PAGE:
• Reasonable adjustments had been made so that people in vulnerable circumstances could access and use services on an equal basis to others. For example, the clinicians could see patients with mobility difficulties on the ground floor and could switch offices to facilitate this.

Timely access to the service

Patients were able to access care and treatment from the service within an appropriate timescale for their needs.

  • Patients had timely access to initial assessment, test results, diagnosis and treatment. The walk-in facility and long opening hours were popular with working adults.
  • Waiting times, delays and cancellations were minimal and managed appropriately.
  • Patients reported that the appointment and walk-in systems were easy to use.
  • Referrals and transfers to other services were undertaken in a timely way, for example, same day diagnostic testing was an integral part of health screening packages.

Listening and learning from concerns and complaints

The service took complaints and concerns seriously and responded to them appropriately to improve the quality of care.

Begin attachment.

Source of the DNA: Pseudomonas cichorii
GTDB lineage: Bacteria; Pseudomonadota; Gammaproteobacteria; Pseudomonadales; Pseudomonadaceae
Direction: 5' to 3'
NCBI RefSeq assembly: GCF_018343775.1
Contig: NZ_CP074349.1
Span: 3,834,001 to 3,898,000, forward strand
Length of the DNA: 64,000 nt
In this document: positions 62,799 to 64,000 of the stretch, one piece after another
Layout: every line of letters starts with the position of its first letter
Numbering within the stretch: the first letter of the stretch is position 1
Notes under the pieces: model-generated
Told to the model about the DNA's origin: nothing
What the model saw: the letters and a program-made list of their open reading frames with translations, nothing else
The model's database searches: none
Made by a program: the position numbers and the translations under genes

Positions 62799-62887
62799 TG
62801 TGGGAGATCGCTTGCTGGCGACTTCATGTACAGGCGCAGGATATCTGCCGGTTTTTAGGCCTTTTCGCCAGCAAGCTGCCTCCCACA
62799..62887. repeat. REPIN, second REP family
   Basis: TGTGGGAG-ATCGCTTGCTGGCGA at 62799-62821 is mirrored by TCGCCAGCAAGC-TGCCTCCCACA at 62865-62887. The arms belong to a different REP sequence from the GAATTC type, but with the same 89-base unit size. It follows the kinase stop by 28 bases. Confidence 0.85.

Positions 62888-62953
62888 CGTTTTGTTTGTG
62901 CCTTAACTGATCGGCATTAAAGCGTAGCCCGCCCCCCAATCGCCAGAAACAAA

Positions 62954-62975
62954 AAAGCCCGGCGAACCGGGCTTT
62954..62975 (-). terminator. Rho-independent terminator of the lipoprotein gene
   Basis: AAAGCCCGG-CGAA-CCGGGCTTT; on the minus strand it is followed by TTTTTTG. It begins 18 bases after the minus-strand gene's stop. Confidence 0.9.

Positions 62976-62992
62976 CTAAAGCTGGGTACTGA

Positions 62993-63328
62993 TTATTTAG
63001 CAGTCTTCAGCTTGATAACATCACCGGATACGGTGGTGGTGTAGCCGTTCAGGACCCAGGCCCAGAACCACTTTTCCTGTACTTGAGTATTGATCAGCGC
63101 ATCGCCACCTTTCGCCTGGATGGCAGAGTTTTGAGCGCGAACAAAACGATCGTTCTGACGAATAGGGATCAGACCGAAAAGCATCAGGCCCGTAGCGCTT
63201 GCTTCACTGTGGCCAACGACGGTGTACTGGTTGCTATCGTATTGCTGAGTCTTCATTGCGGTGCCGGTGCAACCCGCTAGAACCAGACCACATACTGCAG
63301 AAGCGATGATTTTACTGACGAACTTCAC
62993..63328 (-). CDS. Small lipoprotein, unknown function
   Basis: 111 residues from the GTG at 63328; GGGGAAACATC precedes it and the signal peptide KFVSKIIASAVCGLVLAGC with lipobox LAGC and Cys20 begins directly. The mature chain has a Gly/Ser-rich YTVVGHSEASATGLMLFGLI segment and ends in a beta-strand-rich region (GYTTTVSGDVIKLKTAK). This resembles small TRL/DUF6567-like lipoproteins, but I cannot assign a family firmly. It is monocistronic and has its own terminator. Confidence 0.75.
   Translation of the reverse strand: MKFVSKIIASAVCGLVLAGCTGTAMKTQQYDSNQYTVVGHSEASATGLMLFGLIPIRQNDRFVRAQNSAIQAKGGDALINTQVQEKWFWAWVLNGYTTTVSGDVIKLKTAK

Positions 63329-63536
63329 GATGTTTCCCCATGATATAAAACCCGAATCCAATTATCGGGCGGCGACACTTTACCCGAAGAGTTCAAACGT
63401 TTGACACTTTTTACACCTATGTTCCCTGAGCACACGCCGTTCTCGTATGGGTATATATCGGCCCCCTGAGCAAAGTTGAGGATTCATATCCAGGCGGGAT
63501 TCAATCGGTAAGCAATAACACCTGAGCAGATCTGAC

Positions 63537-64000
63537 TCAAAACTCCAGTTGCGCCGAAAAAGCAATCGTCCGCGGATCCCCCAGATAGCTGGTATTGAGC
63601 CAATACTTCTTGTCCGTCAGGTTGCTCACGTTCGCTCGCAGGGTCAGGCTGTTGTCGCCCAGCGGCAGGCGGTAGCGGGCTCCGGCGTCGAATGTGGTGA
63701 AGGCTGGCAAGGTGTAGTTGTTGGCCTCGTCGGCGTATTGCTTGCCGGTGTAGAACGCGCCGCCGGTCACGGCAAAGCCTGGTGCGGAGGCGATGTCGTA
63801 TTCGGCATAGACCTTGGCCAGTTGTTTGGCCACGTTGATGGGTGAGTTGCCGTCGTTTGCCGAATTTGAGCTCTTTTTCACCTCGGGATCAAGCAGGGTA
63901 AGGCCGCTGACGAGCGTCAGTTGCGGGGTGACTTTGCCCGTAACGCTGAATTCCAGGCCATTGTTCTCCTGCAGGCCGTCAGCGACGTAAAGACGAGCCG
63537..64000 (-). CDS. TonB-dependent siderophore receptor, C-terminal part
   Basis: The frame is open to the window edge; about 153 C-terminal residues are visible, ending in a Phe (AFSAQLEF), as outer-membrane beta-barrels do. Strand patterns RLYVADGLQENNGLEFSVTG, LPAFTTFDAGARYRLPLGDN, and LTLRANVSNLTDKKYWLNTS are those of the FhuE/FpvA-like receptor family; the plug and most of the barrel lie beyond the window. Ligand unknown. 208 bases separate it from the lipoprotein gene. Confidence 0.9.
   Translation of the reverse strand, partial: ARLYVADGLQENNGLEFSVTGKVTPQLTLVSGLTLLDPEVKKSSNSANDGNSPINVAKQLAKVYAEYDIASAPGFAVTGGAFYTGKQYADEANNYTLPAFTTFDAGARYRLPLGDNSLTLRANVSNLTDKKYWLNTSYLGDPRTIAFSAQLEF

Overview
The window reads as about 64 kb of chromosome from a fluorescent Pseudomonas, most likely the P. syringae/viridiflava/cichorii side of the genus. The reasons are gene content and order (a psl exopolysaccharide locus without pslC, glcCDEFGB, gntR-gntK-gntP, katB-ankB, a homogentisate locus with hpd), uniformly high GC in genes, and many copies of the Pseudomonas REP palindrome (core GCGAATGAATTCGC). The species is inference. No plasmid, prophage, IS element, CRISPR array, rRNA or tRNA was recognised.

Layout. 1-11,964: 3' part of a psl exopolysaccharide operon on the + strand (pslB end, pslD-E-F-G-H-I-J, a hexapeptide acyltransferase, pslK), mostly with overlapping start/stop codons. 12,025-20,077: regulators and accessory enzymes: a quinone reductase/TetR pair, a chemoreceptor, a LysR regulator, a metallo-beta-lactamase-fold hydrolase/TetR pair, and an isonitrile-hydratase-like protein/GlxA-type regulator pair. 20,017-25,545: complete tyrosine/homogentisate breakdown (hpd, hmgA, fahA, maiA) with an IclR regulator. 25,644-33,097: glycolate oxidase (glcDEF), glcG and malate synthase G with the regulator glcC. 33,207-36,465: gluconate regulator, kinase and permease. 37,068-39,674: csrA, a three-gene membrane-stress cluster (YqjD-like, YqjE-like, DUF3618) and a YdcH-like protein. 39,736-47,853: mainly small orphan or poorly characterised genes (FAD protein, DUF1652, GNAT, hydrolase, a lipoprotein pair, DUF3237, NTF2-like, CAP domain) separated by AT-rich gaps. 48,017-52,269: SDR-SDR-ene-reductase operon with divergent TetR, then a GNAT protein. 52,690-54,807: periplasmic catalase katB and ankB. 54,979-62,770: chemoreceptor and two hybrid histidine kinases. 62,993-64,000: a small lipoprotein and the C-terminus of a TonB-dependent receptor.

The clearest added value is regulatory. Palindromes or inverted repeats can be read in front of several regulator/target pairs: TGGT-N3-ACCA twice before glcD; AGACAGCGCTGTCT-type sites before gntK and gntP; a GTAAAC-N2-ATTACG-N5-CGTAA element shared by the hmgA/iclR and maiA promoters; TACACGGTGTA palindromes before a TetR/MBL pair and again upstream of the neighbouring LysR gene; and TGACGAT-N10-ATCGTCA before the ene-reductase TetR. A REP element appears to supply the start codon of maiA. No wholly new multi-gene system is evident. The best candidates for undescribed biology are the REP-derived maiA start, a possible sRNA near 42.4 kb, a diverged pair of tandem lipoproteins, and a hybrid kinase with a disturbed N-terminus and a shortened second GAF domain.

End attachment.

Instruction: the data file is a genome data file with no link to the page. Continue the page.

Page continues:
• Information about how to make a complaint or raise concerns was available.
  • The service informed patients of any further action that may be available to them should they not be satisfied with the response to their complaint.
  • The service had complaint policy and procedures in place. The service learned lessons from individual concerns and complaints. It acted as a result to improve the quality of care. For example, patients referred to the clinic for blood tests were not always aware that there would be an additional charge. The manager was liaising with referrers to provide clearer information to patients so they knew what to expect.


Updated 13 December 2018

We found that this service was providing well-led care in accordance with the relevant regulations.

Leadership capacity and capability

The clinic had a stable leadership and staff team. Leaders were visible and approachable.

  • Leaders were clear about issues and priorities relating to the quality and future of services. They understood the challenges to the business.
  • The provider had processes to develop leadership capacity and skills, including planning for the future leadership of the service.

Vision and strategy

The service had a vision and a strategy to deliver high quality care.

  • There was a clear vision. The service had a realistic strategy and supporting business plans to achieve priorities.